In many respects the NHS can be proud of what it’s done around human factors. No other national health care system has yet tried to do what we’re doing, so it’s no surprise that it’s hard. It’s been made even harder for those ‘in charge’ by the seismic shifts in how the NHS is organised. A shifting landscape, followed by the enormity of scandals such as Mid Staffs, has left people like rabbits in headlights, in an extended process of what human factors refers to as ‘sense making’. Things are happening that don’t fit the standard mental models anymore.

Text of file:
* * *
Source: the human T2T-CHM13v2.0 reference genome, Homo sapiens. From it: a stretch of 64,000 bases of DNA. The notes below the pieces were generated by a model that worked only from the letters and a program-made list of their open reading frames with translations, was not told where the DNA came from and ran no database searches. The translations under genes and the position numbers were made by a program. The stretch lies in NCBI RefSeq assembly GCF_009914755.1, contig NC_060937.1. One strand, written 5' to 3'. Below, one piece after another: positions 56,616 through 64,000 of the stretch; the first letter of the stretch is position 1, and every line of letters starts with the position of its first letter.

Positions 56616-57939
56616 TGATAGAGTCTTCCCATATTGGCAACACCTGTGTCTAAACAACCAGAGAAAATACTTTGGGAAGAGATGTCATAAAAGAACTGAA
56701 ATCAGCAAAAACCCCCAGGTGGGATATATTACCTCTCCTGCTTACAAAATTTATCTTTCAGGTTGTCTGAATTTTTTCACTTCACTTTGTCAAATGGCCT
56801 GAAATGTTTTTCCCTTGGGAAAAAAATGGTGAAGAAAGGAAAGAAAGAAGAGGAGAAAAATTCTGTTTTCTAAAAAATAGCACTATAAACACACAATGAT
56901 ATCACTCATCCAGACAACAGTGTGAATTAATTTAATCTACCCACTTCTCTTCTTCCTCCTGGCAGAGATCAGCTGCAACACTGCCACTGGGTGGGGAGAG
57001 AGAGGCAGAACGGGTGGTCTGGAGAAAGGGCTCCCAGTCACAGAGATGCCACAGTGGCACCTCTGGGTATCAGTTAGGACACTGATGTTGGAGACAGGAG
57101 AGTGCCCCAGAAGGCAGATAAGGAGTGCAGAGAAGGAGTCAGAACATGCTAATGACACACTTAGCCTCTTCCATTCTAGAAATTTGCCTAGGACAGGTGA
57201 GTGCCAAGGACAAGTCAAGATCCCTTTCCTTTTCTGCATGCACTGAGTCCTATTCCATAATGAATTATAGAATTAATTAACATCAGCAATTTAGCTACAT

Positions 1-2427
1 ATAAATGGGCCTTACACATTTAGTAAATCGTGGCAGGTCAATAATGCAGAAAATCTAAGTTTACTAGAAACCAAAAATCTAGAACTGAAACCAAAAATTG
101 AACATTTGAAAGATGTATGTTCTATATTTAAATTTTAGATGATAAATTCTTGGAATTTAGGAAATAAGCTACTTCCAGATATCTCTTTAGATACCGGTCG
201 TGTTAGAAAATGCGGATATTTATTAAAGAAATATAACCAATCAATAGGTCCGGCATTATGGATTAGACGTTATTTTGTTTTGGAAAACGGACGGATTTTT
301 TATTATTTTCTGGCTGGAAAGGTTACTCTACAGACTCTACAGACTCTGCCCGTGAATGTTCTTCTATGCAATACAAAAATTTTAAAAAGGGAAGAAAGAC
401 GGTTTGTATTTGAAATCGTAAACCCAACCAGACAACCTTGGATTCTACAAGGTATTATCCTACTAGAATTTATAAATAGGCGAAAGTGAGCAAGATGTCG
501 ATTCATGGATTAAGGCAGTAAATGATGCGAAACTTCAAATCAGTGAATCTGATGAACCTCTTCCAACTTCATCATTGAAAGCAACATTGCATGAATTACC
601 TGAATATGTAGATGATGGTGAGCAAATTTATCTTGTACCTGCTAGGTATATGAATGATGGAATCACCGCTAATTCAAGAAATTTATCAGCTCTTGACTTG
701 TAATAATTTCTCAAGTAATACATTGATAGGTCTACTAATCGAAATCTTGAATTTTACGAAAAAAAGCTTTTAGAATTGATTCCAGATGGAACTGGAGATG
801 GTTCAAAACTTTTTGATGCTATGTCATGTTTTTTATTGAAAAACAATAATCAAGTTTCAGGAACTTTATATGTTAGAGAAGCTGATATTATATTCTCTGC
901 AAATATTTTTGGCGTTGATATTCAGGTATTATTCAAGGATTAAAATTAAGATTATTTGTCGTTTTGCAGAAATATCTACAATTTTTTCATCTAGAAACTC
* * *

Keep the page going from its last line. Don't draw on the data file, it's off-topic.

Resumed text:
For many, just getting their head around human factors has been a struggle. If you’re not at the front line of it, I’ll fully acknowledge that human factors can at first be hard to grasp. It’s a scientific coming together of a number of disciplines (such as psychology, physiology, etc) that together aim to develop a focused approach to ‘making it easy to do the right things’. It is a science in its own right, with an extensive evidence base.
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